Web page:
UPDATED: Acxiom to Go Private: Will Sell to ValueAct, Silver Lake for $3 Billion

Acxiom Corp. of Little Rock is selling to Silver Lake Partners and ValueAct Capital for $3 billion and remaking its management structure, the information management services provider announced Wednesday.
The firm announced the deal in a news release just ahead of a delayed quarterly earnings conference call.
In the release, Acxiom said it entered into a definitive agreement to be acquired by Silver Lake, an investment firm focused on technology-driven growth industries, and ValueAct Capital, the San Francisco-based investment firm that won a fight to put its leading partner, Jeffrey Ubben, on the Acxiom board.
Per the deal, Acxiom will become a private company after Silver Lake and ValueAct Capital acquire 100 percent of the outstanding equity interests in Acxiom in an all-cash transaction valued at $3 billion, including the assumption of about $756 million of debt. The two equity firms will go 50-50 in the venture.
Acxiom stockholders will receive $27.10 in cash for each outstanding share of stock, a 14 percent premium over its Wednesday closing share price of $23.67 and a 21 percent per share premium over Acxiom's average closing price per share during the 30 trading days ended Wednesday.
During a conference call about the deal Wednesday evening, Charles Morgan, Acxiom's CEO, noted that Acxiom's share price hasn't seen $27 in about six years.
Morgan also commented about ValueAct's role in the deal. Acxiom and ValueAct battled during 2005, when ValueAct made repeated offers to buy the company and accused Acxiom executives of poor management. Acxiom finally granted Ubben two seats on its board in 2006.
"At one time we did have mistrust and misunderstanding, but that environment has now been dramatically transformed," Morgan said during the call. "We now have an atmosphere of mutual understanding and ... trust."

At an 8 p.m. news conference following the announcement, Morgan said it is his desire to remain CEO of Acxiom. While regulations prevented him from having discussions about his future at Acxiom while the company finalized the buyout, Morgan said he believes Acxiom's new owners want him to stay. Morgan has been with Acxiom since it was founded in 1969.

New Structure
Also Wednesday, Acxiom formally announced a new management structure whereby it would arrange itself into three divisions, with a CEO overseeing each: Acxiom Services Division, led by Acxiom Chief Operating Officer Lee Hodges; Acxiom Information Products Division, led by Alex Dietz; and Acxiom Infrastructure Management Division, led by Marty Sunde.
The reorganization, which Arkansas Business reported on April 5, took effect April 1, the company said.
"This change is all about bringing focus and dedicated management to each key area of our business," Morgan said in a news release. "We believe this structure more closely aligns with our overall mission and therefore will lead to greater returns for our shareholders."
Additionally, Acxiom said it hired Chris Wolf to become the company's chief financial officer. Recently, Wolf was a senior advisor at Boulder Specialty Brands and an executive vice president and CFO at Catalina Marketing Corp.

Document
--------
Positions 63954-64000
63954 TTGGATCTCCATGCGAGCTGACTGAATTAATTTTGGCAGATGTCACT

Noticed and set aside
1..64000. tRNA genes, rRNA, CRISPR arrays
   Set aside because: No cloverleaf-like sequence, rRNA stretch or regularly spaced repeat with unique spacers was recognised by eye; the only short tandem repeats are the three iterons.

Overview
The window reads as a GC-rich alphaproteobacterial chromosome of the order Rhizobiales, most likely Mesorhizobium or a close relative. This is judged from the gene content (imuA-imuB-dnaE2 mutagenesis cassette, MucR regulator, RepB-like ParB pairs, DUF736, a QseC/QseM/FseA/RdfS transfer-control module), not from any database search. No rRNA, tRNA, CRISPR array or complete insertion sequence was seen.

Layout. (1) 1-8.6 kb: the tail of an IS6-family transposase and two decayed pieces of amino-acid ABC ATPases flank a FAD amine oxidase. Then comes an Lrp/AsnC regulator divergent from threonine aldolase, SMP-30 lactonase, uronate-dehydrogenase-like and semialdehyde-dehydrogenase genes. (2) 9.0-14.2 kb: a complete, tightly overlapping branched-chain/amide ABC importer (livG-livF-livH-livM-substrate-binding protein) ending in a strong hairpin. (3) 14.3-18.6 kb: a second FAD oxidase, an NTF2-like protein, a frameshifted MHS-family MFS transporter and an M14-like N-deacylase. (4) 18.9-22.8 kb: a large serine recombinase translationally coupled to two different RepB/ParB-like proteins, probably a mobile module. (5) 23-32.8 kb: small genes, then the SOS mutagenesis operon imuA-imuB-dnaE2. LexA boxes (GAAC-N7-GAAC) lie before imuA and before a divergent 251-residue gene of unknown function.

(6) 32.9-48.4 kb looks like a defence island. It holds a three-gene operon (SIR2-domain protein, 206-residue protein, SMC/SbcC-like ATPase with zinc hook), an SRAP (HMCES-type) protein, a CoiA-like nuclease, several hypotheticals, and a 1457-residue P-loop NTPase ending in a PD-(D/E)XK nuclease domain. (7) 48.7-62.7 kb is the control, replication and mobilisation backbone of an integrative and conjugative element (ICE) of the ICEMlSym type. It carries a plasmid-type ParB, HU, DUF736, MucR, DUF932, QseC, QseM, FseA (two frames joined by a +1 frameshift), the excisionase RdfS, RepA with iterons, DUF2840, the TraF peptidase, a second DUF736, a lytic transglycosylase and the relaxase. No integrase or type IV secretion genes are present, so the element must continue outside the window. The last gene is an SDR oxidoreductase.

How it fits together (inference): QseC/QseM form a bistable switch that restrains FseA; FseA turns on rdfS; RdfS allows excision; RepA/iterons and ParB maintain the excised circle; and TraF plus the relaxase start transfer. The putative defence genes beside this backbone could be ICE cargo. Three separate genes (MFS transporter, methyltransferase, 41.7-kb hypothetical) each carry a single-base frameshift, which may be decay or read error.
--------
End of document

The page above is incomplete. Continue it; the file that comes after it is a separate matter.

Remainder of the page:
Value to Shareholders
Acxiom said its board of directors had approved the buyout and would recommend its shareholders do the same. The deal is set to close in the next three to four months pending regulatory and approval by at least two-thirds of Acxiom shareholders. But the deal also allows Acxiom to solicit and consider proposals from other companies during the next 60 days, which Acxiom said it intends to do.
At the news conference, Morgan said that while he does not expect a bidding war during the next 60 days, he does expect to see other offers. He noted that Acxiom would have to pay a $22.25 million break fee should Acxiom decide to go with another buyer during those 60 days.
Morgan said Acxiom considered other options besides selling to a private equity group. He said Acxiom could have conducted a partial recapitalization, a share buy-back or sell a piece of the company, among other alternatives.
"We are pleased to reach this agreement because it gives us an opportunity to deliver excellent value to Acxiom's shareholders," Morgan said. "We believe this deal will benefit our clients, our associates and our industry."

Quarterly, Yearly Results
Acxiom also released fourth-quarter and full-year earnings results.
For the quarter, Acxiom reported income from operations of $29.3 million, a 34 percent decrease from $44.6 million during the same quarter last year. Earnings per share fell 69 percent to 8 cents from 26 cents.
Those numbers on came on quarter revenue of $357.3 million, up 4 percent over $344.3 million during the same quarter last year.
For the full year, Acxiom reported revenue of $1.40 billion, up 4.7 percent from $1.33 billion a year ago, an increase of $63 million.
Income from operations reached $158.8 million, up 21.1 percent from $131.1 million in fiscal 2006. Earnings per share were 84 cents, up 18 percent from 71 cents the year before.
In Arkansas, Acxiom has about 3,000 employees at offices in Little Rock and Conway. Worldwide, it has about 7,300. Publicly traded since 1983, it had about $1.3 billion in revenue in fiscal 2006.